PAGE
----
Archive for January, 2011

Architography

Friday, January 28th, 2011

Filip Dujardin

Despite a friend’s reassurances, I remained dubious when I received the link he sent me to the I Love Belgium blog. Forming part of the site’s logo, the black ink-blot thing, which I think is supposed to represent the very unmemorable shape of the country and is yet another reference to Milton Glaser’s iconic INY, seemed to me to say it all. However, the post of 27th June 2010 that my friend had suggested I look at, called Filip Dujardin – Fictions, is really great. His surname sounds fictitious but Dujardin is a talented architecture photographer who creates compelling, bizarre but somehow totally believable photomontaged images – the original photography and the subsequent retouching are beautifully done –  of contemporary buildings, domestic and commercial.

Filip, I discovered, also likes to shoot sheds. These images, on his own site, remind me somewhat of the austere work of the German, heavyweight photographer/artists Bernd and Hilda Becher, who produce deadpan ‘portraits’ in the form of extensive series of among other seemingly banal subjects: workers’ houses, gasometers and water towers, almost exclusively in black and white. They and Dujardin would appear to share the same sort of bleak, mainland North European tradition. The latter’s images are in colour but deadpan, too, however, whereas the Bechers are deadly serious, his are more artful than fine art; one knows instinctively that Dujardin walks around with his tongue stuck very firmly in his cheek.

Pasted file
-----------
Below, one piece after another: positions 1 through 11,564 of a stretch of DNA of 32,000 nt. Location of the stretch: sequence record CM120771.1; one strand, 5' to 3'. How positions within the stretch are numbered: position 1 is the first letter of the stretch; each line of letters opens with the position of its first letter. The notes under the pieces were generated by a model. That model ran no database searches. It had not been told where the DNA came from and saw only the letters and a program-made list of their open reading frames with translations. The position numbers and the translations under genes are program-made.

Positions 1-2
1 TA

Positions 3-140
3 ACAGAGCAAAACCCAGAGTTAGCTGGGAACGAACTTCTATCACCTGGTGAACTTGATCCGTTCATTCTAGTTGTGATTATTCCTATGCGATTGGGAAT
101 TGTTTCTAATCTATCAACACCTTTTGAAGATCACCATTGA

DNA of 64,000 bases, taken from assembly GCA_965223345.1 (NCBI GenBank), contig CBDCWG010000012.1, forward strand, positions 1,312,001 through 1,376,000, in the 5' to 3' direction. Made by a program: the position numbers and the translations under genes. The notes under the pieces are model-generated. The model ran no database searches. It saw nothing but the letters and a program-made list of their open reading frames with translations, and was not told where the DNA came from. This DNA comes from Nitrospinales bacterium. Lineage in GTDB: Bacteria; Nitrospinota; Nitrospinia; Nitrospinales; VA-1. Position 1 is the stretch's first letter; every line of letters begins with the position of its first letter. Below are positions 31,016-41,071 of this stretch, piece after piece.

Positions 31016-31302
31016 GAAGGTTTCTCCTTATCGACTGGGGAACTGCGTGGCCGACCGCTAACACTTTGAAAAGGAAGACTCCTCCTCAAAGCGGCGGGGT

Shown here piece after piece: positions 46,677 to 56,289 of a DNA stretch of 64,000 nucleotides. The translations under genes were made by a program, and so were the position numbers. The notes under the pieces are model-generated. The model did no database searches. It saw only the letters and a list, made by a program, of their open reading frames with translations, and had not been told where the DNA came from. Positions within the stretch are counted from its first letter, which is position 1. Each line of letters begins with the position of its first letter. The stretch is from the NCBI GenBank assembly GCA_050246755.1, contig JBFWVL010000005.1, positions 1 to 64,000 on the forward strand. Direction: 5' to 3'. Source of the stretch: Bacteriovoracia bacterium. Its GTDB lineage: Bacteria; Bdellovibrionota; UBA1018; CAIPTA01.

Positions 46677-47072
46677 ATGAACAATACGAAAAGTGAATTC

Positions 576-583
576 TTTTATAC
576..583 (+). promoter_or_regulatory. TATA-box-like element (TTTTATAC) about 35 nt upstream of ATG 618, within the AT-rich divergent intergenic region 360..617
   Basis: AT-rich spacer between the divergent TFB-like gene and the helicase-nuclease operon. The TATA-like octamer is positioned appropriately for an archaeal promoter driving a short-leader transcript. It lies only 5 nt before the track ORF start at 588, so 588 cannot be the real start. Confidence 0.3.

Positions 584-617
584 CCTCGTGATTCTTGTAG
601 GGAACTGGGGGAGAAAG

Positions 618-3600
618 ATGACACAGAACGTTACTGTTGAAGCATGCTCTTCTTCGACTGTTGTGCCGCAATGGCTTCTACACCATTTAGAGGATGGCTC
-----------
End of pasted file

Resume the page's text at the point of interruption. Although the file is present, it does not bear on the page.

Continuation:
What do you think of Fiilp Dujardin’s work? Please post a comment

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Taschen Fashion

Friday, January 21st, 2011

Kate Moss by Mario Testino
Taschen £44.99, softback, 228pp

Just when I was thinking we hadn’t seen much or heard anything of Kate Moss for a while, I discover that Taschen are about to release Kate Moss by Mario Testino, a glamorous pictorial biography tracing the history of the close relationship between one of fashion’s most famous photographers and his iconic muse. £44.99 for a softback doesn’t exactly sound like a snip but the cover, with flaps, is printed in silver ink and the format is huge, so it’ll look pretty posh on your coffee table.

Does the recession spell the death of the coffee table book? Please leave a comment

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Very Important Private View

Friday, January 14th, 2011


VIP Art Fair

January 22nd – 30th

Being on Sotheby’s mailing list is useful. I often pop into the auction house just for the chance of seeing something amazing that after its brief public appearance will promptly disappear, once more, into the private collection of whichever buyer – often anonymous – makes the final bid.